Ministers from across the federation came together this morning for the first meeting of the new Australian Digital Council to talk turkey about sharing data between governments and working together to improve service delivery using digital technology.
The meeting in Sydney this morning was focused on “improving data sharing between governments to boost economic growth and drive innovation, while also helping to inform better decision-making” in particular, according to a statement from Michael Keenan, the federal Minister for Human Services and Digital Transformation.
The first major data-sharing initiative the council discussed today is all about the “longitudinal outcomes for children who spend time in out-of-home care” by combining the records of state child protection bureaucracies with federal data on employment outcomes. Keenan’s statement said:
“State and Territory governments hold vast amounts of data about individuals who have spent time in care, but have limited visibility about their employment outcomes after they turn 18.
“Data held by the Federal Government relating to job seeker payments can be overlaid with the State data to provide significant insights into the lives of these individuals. Those insights can then be used to shape effective policy settings that enable earlier intervention and more targeted service delivery to deliver better outcomes.
“Ministers have already agreed to undertake similar research into the barriers that inhibit people with disabilities from accessing government services.”
States and territories could choose to be covered by the upcoming federal Data Sharing and Release Act, or they could use it as a template to develop their own complementary legislation, according to the Digital Transformation Minister.
Prime Minister Scott Morrison opened the proceedings and Keenan chaired the meeting, which was attended by ministers from every state and territory. The Australian Digital Council will hold its second meeting in early 2019.
“It’s exciting to see our federation in action with the Commonwealth, states and territories all agreeing to put our political differences aside and work together to improve the lives of those that we represent,” Morrison said in the statement.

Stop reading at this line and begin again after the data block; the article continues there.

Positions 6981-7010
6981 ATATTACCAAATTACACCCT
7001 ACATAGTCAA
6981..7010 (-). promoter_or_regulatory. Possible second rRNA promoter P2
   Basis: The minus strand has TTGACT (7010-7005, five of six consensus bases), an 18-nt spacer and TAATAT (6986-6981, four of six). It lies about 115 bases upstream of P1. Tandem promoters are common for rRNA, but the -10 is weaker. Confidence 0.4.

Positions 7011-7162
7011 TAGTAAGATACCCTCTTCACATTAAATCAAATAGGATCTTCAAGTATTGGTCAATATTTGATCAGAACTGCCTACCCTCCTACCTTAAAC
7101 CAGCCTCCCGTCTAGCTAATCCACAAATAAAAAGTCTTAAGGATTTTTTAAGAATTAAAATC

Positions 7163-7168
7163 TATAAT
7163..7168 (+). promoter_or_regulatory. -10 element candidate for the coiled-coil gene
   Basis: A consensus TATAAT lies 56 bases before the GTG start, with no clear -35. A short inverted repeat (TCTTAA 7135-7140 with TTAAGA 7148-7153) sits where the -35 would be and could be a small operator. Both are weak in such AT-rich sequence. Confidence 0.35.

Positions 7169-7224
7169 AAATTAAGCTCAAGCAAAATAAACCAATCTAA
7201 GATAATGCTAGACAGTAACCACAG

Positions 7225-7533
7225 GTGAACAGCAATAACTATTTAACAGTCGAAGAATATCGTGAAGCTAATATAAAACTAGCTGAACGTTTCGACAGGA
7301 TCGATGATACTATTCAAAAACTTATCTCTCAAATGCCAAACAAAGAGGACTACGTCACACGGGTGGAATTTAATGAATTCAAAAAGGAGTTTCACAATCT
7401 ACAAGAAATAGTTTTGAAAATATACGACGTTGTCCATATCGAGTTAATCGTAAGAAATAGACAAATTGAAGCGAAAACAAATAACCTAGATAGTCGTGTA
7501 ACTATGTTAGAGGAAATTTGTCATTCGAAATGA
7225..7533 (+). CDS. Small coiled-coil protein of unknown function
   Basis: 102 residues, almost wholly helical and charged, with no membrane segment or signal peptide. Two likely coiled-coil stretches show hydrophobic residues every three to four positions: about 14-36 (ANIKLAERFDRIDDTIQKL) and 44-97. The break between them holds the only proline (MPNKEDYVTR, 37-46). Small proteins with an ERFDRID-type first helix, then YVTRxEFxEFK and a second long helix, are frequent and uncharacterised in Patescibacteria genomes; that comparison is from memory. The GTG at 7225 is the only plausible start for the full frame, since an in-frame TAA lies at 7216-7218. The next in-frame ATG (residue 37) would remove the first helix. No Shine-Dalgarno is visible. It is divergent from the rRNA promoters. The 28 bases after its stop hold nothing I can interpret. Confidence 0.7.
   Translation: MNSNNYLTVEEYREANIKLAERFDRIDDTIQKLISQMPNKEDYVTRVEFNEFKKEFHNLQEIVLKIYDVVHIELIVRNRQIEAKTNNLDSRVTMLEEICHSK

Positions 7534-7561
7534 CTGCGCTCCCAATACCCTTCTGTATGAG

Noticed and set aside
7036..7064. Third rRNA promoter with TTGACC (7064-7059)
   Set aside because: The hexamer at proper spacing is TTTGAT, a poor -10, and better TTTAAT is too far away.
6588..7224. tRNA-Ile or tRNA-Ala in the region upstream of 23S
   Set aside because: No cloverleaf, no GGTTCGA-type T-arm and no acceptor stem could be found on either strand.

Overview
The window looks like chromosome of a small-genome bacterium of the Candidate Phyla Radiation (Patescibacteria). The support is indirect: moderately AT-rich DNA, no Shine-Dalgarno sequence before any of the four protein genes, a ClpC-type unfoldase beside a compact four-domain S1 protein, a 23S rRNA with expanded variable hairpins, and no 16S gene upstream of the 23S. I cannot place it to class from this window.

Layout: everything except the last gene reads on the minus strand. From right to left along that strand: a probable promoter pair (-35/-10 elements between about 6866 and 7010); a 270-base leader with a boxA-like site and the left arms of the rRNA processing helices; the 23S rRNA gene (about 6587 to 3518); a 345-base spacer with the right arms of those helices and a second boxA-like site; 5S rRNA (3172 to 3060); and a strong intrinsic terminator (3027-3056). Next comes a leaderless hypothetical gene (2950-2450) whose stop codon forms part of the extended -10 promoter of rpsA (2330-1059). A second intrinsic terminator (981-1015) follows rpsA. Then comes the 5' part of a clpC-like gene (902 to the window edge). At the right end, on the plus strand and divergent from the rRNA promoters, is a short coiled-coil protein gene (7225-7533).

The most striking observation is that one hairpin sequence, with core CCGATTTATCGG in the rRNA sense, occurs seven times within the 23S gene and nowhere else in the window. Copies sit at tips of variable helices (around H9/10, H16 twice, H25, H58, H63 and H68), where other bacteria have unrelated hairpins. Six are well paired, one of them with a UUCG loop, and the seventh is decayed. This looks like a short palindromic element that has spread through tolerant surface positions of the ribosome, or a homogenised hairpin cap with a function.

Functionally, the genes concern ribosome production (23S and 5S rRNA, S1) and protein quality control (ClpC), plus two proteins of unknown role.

“Through greater collaboration, we can simplify services, cut red tape and reduce the compliance burden on small and medium sized businesses when interacting with governments.”
The Digital Transformation Minister said collaboration could help all governments cut the cost of rolling out new digital apps, online services and other technological fixes to simplify all the various interactions with state or federal agencies.
“The digital revolution the world is currently undergoing presents governments with enormous opportunities to significantly improve the services we deliver, ensuring they’re fit for purpose, simple, convenient and cost effective,” Keenan said.
“Until now though, jurisdictions have been going it alone on digital projects, or keeping their data under lock and key. By committing to a strong agenda of collaboration and cooperation, we can learn from each other’s experiences and pool our resources to develop systems that can be rolled-out across the country, avoiding costly duplication and accelerating the benefits for citizens and business.”
He notes digital identity verification is one area where cross-government collaboration is important. The federal government is working on its solution and offering states and territories the choice of adopting it for their own services, or developing their own systems that can be accredited for use in transactions with Commonwealth agencies.
Digital driver’s licences are also being developed in several jurisdictions, and quite often governments prefer to go it alone on such projects. But if they worked together more often, they could realise “tremendous opportunities to pool expertise and resources, helping to fast track those projects, reduce development costs and deliver a more consistent experience for people across the country” according to the federal minister’s statement.